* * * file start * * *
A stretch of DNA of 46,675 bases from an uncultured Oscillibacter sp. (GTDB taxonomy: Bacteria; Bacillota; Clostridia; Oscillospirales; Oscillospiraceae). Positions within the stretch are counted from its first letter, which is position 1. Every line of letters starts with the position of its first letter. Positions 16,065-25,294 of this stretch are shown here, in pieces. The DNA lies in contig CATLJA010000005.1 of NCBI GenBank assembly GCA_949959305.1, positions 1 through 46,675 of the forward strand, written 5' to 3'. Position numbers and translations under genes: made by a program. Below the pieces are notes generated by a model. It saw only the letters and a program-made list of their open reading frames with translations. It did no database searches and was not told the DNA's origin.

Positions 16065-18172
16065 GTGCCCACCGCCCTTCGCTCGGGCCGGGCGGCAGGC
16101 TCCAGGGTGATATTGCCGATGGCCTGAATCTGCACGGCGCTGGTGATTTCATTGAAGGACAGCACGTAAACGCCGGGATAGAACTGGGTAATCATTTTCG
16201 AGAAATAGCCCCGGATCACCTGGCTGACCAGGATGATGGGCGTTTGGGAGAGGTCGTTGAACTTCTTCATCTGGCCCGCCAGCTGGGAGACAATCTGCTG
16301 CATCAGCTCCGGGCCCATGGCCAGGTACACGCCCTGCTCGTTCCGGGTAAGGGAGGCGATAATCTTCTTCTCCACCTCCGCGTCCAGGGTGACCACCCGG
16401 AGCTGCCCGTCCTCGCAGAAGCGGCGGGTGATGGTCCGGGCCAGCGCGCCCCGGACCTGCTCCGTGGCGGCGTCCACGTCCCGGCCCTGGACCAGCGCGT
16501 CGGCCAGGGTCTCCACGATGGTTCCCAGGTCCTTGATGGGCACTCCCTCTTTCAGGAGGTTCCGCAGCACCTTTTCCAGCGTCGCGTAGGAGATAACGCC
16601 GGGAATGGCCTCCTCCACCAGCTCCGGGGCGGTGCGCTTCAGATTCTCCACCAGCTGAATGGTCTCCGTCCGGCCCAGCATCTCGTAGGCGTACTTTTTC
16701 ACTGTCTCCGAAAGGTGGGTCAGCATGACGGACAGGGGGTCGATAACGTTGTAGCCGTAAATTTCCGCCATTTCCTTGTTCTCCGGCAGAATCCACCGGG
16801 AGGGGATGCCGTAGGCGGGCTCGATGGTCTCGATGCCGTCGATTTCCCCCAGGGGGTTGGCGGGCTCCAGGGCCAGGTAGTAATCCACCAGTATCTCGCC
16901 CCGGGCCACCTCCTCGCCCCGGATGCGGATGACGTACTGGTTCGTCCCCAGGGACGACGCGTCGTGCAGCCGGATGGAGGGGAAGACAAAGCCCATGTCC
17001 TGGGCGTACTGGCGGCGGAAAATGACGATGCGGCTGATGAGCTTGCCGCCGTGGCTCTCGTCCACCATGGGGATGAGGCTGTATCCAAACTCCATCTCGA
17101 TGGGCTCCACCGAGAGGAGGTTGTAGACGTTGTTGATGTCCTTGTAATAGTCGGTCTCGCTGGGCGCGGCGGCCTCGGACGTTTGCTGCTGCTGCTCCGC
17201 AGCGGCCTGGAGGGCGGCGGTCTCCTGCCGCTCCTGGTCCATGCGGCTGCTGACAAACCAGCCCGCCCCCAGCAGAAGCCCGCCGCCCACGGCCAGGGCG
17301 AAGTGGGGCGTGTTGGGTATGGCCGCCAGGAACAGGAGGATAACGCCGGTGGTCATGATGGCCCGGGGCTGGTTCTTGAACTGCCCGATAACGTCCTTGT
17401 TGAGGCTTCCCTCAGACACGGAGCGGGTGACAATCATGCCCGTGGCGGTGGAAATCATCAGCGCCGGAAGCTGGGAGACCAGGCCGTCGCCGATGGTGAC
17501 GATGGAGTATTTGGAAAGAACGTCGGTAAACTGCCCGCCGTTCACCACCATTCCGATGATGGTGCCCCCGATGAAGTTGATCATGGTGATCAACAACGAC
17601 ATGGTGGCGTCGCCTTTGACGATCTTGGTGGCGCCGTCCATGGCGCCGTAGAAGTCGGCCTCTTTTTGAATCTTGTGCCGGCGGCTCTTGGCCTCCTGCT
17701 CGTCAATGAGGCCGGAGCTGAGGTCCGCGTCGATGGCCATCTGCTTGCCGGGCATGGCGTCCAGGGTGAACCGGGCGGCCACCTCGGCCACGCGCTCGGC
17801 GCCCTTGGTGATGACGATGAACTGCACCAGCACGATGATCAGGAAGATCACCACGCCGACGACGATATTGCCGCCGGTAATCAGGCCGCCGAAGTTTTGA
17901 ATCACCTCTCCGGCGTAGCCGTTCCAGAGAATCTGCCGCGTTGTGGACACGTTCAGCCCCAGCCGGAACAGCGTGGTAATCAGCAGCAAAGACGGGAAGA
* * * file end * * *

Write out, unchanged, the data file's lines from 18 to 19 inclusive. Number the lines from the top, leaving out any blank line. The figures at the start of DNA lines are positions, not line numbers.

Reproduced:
17501 GATGGAGTATTTGGAAAGAACGTCGGTAAACTGCCCGCCGTTCACCACCATTCCGATGATGGTGCCCCCGATGAAGTTGATCATGGTGATCAACAACGAC
17601 ATGGTGGCGTCGCCTTTGACGATCTTGGTGGCGCCGTCCATGGCGCCGTAGAAGTCGGCCTCTTTTTGAATCTTGTGCCGGCGGCTCTTGGCCTCCTGCT